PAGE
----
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Hi Bill,Some more detail would be helpful, but I think really we all just need to do some experiments to figure out what is going on (maybe you already know and we're all just too thick headed to understand).As I understand it, there are three lighting systems in a typical cabin, and probably multiple ways of creating them in FS:1. The cabin light - The light behind your head in the ceiling that acts like ceiling light in a room. Not a good idea to turn this on at night, even if they can be dimmed with a potentiometer (which I don't know if FS supports). My aircraft has a red filter you can move over this light, but I do my best never to use this light at all, either red or white. This I think is the light people used to turn on during the day to brighten the panel?2. Panel lights - Lights typically mounted underneath the overhang that shine down on the panel, again, normally controlled by a pot in real aircraft. I don't know how common this lighting is, or if FS supports dimming.3. Gauge backlighting - This lighting causes the gauges to light up, and are usually also controlled by a potentiometer. I don't know if FS supports potentiometer control of lighting. I believe there are multiple ways of creating this gauge backlighting.There seem to be two problems going on:1. The CABIN lighting is much brighter than it used to be(?). More realistic perhaps, but people are confused by this because they used to use it to brighten up a panel that was too dark? Is this the light controlled by the VCLIGHT in the lighting section of aircraft.cfg?2. The "lights" won't even come on until just before dark, and many people would like to turn these lights on during the day, in stormy weather or when it's cloudy out, or at early dusk. I'm not sure which lights these are that people are complaining about or how they are controlled.Perhaps these two problems are intertwined? Perhaps the backlighting doesn't turn on till dark, so people are hitting the "Cabin Lights" switch, turning on the too bright lights?I still don't know why a decision was made to comment out the VCLight lines? And now a product manager is suggesting that we uncomment the lines? What changed in FS in SP2 in regards to the 3 lighting methods above?One thing people can try is turning up the brightness of your monitor, this may work for some people, in others, not. In some cases, some monitors are just darker than others. I've never had a problem seeing my gauges in any lighting, but I've always bought bright monitors, both CRT and LCD. So I can understand why some people complain about this and others don't understand.People having problems seeing the gauges might also consider increasing the gamma levels I think it is in the color display section of your display properties. Right click on the desktop, select properties, go to "settings" and "advanced" and most display cards allow you to control how colors are mixed and how bright they are. Sometimes these can be set rather dim by default.Some explanation of what the various electrical busses are might help also, Bill. What's the difference between them? I assumed they were there so you could program in failures and perhaps control them with circuit breakers. Can you control the brightness of lights? I assume you could make a global change to brightness by modifying the effects file (vclight.fx). Perhaps different brightness levels could be controlled by creating multiple vclight effects files with different brightness levels and then allowing a slider or buttons to select these effects files?I don't have a clue about how panel backlighting is accomplished or how to control it, either on or off or how to control brightness. I think it has something to do with alpha channels and gauge bitmaps, but I don't understand it at all. If it is alpha channels, it would appear you would not be able to control brightness from a pot, it would be stuck at whatever alpha channel brightness you had, unless you could switch on different alpha channel bitmaps. I guess that could work.I wouldn't mind if the brightness could be controlled in steps and wasn't smooth. Some control is better than none.I plan on doing some testing myself when I get a chance, but I don't know anything about the electrical busses and what they do.Thomas[a href=http://www.flyingscool.com] http://www.flyingscool.com/images/Signature.jpg [/a]I like using VC's :-)N15802 KASH '73 Piper Cherokee Challenger 180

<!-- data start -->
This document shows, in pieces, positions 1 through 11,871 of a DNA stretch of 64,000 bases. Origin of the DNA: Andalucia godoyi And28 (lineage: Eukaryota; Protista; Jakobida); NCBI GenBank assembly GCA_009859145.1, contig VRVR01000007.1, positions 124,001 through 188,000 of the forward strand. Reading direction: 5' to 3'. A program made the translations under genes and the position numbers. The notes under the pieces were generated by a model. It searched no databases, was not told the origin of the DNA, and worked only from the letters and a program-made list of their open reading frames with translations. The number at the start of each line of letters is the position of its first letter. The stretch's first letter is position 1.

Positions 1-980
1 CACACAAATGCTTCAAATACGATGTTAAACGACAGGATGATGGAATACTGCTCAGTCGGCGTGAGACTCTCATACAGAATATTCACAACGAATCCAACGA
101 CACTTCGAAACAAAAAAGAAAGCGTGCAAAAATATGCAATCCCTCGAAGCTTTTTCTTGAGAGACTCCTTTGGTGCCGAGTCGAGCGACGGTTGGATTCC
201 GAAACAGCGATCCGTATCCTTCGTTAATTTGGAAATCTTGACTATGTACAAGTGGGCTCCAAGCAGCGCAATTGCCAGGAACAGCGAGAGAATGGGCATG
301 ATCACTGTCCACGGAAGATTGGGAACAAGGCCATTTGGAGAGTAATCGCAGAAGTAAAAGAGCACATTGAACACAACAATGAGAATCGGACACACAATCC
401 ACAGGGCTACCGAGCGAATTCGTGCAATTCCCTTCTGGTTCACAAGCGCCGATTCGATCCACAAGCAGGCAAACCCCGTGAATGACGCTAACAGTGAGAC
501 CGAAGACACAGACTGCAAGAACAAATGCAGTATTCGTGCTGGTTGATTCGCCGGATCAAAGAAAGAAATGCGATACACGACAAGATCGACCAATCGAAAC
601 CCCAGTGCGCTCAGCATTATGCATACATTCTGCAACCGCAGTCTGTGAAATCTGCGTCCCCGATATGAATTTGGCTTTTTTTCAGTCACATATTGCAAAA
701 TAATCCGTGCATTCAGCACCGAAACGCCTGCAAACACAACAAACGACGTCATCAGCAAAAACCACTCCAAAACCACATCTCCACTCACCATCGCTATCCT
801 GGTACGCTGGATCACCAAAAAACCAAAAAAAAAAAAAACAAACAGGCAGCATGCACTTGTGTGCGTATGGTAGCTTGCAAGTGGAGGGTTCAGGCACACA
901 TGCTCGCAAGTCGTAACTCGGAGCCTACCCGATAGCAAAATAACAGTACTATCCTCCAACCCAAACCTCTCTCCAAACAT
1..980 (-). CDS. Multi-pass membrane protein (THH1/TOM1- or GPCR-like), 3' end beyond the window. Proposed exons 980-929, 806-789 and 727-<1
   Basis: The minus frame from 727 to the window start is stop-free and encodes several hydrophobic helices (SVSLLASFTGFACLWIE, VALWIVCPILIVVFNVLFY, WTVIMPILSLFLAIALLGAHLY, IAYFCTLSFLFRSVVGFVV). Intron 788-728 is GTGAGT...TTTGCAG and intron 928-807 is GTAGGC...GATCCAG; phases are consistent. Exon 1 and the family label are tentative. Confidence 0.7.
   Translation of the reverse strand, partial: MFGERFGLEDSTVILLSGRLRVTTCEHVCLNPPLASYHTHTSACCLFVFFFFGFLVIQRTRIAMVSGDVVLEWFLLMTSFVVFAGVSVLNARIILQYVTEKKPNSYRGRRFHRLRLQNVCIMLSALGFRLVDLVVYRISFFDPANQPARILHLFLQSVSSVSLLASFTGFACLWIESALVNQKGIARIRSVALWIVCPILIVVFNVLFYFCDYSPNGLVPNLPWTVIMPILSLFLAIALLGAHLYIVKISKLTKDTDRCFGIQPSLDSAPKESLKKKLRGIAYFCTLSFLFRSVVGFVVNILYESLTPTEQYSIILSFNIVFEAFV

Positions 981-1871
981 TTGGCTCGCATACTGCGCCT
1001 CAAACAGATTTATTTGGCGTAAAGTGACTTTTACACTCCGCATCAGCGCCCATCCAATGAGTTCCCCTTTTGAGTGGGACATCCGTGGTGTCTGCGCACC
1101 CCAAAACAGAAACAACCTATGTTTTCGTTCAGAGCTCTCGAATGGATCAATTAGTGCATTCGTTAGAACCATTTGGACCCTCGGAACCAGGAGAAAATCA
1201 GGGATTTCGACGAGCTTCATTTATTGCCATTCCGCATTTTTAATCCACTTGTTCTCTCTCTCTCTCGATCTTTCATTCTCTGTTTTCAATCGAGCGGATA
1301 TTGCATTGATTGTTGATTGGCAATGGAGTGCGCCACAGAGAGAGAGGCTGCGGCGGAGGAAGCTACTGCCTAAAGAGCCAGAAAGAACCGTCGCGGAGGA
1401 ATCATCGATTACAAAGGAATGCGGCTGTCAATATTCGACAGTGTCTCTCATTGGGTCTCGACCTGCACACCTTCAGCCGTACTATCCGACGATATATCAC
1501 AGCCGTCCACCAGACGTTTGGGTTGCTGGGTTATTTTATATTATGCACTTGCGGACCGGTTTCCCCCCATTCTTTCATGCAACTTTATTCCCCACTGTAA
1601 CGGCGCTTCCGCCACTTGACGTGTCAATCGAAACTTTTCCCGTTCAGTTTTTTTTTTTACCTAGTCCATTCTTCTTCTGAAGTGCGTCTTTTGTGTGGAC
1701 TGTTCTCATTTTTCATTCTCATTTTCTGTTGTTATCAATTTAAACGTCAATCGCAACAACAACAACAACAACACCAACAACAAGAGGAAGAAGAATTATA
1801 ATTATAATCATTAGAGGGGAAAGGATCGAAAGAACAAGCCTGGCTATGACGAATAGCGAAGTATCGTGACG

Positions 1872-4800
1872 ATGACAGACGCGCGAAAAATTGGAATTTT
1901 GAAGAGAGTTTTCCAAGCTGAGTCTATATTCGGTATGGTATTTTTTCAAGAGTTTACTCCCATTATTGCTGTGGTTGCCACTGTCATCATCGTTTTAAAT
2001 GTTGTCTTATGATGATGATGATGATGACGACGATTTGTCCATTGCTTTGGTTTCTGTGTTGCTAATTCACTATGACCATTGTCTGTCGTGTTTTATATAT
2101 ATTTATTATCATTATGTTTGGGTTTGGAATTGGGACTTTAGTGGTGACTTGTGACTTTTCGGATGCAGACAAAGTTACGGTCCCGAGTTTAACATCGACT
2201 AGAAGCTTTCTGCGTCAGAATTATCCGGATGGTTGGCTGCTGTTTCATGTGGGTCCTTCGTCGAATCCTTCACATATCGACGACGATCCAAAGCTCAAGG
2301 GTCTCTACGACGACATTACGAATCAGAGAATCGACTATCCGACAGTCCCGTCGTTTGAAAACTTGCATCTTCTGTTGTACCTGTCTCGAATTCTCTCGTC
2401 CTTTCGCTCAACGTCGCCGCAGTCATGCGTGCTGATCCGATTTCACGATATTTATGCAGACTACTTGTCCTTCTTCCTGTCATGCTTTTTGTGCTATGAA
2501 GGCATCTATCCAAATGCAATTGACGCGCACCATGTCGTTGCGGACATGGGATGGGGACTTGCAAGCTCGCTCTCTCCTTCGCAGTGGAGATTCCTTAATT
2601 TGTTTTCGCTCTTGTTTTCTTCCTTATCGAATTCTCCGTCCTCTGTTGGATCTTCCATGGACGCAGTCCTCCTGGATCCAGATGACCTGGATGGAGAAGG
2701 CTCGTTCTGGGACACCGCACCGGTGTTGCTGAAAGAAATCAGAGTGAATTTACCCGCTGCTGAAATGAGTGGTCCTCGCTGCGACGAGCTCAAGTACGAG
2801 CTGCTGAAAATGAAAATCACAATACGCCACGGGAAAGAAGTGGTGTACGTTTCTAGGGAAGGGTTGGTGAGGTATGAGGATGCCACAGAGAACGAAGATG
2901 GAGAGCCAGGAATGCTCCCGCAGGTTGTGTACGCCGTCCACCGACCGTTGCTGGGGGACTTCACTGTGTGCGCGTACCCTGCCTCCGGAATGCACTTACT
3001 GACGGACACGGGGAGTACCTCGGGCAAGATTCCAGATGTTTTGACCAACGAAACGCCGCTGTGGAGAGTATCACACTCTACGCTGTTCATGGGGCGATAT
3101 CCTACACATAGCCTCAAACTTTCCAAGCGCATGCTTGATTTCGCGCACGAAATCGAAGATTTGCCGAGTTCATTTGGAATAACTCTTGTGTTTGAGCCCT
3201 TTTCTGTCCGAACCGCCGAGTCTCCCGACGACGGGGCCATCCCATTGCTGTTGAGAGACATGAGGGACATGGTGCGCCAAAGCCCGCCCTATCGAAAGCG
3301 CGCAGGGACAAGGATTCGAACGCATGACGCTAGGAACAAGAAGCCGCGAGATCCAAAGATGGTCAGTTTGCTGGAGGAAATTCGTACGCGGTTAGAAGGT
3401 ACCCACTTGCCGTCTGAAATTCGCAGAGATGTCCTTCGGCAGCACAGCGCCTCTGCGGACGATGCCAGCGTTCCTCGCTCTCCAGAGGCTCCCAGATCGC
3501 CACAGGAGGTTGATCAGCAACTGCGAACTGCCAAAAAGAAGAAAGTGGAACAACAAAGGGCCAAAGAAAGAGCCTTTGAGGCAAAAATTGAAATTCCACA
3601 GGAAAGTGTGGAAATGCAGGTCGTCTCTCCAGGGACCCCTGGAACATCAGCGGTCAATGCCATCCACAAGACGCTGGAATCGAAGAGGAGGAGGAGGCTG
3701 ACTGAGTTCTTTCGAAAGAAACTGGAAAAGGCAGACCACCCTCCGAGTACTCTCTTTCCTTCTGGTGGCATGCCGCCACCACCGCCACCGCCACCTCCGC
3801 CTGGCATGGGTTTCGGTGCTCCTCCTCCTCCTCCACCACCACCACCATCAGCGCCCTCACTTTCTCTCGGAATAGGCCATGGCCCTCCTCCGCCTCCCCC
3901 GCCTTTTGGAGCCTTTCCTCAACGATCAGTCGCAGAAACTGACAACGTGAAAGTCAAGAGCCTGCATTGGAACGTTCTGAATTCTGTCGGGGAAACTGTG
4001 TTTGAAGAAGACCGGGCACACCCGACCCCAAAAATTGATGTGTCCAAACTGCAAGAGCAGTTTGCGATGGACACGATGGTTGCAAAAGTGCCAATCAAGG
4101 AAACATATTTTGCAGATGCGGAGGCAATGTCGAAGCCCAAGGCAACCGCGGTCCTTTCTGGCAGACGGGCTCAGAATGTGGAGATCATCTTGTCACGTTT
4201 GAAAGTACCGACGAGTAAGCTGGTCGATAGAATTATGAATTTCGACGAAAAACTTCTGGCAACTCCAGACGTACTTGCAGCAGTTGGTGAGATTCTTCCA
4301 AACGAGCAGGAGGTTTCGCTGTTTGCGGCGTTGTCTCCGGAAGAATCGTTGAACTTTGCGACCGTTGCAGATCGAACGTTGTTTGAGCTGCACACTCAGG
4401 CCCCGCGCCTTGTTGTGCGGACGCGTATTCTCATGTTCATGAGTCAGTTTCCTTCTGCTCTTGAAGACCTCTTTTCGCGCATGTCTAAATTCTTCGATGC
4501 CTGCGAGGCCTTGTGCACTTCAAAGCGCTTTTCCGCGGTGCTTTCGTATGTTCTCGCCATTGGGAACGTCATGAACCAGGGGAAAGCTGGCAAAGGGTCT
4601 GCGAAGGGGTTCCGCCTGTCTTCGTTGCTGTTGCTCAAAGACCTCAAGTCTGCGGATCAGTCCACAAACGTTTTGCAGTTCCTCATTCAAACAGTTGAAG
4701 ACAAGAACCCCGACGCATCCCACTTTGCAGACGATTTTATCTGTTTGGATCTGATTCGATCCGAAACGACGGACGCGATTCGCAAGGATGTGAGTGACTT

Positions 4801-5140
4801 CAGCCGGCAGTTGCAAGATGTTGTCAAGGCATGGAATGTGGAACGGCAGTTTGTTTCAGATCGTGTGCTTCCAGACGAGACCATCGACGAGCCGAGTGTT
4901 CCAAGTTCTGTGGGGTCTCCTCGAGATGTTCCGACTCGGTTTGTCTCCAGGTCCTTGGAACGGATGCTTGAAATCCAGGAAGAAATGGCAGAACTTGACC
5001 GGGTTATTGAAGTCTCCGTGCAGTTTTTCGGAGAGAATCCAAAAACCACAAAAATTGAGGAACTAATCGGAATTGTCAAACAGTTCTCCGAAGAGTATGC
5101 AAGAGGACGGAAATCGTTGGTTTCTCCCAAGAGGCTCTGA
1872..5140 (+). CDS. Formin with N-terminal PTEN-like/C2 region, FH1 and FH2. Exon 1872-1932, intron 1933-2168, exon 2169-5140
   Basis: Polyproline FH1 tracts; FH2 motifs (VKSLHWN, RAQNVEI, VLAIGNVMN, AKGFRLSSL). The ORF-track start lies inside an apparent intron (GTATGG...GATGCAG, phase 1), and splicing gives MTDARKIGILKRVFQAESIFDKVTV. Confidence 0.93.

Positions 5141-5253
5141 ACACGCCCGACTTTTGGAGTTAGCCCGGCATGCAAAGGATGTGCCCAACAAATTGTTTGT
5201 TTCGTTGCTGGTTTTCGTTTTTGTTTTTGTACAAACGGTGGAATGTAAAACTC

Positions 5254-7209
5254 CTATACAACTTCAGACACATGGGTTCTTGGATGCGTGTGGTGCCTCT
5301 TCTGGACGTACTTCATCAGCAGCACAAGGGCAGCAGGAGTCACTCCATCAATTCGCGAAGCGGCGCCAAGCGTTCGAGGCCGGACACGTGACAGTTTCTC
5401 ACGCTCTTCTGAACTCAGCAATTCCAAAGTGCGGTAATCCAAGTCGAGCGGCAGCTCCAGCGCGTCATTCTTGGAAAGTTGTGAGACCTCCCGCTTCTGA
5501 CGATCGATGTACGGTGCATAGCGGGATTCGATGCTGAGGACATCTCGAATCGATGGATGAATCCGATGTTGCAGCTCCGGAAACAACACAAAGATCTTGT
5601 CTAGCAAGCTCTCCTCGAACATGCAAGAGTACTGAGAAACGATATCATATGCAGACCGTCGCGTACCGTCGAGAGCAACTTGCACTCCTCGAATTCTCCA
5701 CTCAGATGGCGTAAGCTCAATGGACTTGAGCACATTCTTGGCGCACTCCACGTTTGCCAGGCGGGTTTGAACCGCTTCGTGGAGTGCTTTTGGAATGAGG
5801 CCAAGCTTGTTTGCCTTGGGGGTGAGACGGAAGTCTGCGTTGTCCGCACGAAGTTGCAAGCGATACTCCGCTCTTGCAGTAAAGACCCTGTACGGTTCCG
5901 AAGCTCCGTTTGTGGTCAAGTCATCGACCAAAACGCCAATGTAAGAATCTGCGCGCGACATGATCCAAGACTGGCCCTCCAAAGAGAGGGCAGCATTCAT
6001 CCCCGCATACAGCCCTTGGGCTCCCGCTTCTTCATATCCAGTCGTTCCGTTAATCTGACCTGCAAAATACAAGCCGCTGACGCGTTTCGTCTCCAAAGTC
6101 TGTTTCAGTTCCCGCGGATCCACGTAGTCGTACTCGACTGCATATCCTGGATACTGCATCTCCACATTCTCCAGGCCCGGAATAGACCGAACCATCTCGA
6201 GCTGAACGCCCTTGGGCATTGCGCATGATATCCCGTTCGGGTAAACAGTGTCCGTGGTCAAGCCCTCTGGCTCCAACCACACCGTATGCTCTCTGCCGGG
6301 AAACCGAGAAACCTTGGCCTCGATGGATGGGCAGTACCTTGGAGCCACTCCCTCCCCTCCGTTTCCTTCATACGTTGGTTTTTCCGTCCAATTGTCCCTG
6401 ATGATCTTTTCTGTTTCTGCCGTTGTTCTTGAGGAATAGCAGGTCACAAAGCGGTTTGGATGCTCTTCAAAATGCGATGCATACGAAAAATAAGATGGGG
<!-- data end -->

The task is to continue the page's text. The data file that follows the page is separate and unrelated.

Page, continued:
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One other point, and I think you hinted at it Bill. How come panel lighting comes on automatically? It doesn't work that way in my airplane.For intance, the AFG King Air 300, whenever I turn on any lights, the panel lighting comes on. Is this the way it works in the real airplane? What if I want to turn on the nav lights but not the panel lights?Is this related to what you said about bus #4?Can we create our own electrical busses that we can control when something connected turns on?Thomas[a href=http://www.flyingscool.com] http://www.flyingscool.com/images/Signature.jpg [/a]I like using VC's :-)N15802 KASH '73 Piper Cherokee Challenger 180